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At this point it is clear that the pursuit of the rehabilitative ideal is stitched into the DNA of American corrections. However, in our collective quest to establish and defend ‘what works,’ correctional rehabilitation has lingered in a state of preoccupation with risks, deficits, and individual pathology. The framework of Positive Psychology provides an alluring blueprint for an approach to correctional rehabilitation where people are not considered different humans who are reduced to their deficits and their worst decisions. In the current paper we explore the possibilities of incorporating the principles of Positive Psychology into correctional rehabilitation to help promote a notion of correctional success that is more dynamic, humanizing, and inclusive. We begin by discussing the development, progression, and current state of correctional rehabilitation. We then turn to discussing the development, progression, and current state of Positive Psychology, suggesting that there is a missed opportunity in applying its principles to people who are impacted by the criminal justice system. We conclude with a section discussing the opportunities and challenges of bringing correctional rehabilitation and Positive Psychology together.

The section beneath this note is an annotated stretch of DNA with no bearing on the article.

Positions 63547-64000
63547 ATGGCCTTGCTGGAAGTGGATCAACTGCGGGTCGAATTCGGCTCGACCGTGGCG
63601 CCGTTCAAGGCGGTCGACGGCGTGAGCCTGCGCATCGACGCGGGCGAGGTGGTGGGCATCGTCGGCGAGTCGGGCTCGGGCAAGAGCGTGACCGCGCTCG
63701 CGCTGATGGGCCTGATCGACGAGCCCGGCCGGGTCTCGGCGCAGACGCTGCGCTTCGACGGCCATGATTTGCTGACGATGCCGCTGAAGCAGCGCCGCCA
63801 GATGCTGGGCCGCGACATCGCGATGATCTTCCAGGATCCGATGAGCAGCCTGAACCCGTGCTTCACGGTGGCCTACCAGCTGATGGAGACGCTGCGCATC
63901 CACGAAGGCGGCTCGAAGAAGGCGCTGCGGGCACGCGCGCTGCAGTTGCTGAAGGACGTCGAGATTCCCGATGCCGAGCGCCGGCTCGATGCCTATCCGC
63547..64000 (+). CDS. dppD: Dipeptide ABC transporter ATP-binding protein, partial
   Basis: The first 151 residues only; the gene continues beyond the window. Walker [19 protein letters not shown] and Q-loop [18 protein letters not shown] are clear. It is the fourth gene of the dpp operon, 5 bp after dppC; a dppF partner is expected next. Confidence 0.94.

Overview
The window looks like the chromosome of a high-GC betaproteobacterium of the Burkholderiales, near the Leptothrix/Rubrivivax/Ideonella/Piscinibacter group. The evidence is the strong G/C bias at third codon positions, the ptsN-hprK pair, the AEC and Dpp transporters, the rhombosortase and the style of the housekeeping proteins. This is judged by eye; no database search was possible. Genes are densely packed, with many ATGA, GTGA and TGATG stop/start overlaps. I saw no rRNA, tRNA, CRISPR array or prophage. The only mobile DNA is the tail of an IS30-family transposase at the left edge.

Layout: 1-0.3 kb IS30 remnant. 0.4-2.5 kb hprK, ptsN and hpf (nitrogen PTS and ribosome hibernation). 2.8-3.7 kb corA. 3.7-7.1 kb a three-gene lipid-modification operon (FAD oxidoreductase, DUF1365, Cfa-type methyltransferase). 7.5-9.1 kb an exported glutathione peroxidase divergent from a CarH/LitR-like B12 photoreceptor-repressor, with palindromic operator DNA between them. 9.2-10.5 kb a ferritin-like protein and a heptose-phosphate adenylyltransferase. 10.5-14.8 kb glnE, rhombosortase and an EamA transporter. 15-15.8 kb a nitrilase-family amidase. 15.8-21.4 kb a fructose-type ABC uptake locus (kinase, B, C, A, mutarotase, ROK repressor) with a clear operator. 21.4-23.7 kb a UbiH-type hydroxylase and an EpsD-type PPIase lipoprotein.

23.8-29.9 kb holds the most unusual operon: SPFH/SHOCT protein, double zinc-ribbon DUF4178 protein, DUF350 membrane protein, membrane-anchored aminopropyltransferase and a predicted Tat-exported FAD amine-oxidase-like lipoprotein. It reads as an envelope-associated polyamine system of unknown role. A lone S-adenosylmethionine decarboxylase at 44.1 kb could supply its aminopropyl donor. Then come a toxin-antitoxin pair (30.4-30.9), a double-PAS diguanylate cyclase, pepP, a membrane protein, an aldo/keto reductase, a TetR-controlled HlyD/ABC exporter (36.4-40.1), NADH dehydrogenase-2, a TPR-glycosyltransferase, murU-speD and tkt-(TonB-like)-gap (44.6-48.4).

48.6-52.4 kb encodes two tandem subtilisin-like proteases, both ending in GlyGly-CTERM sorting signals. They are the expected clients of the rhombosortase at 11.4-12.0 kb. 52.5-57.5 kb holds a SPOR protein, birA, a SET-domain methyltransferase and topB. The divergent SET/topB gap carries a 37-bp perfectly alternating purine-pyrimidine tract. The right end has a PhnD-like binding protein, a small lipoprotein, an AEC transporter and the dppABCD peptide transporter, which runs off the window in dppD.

Original publication




Journal article


Sociology Compass

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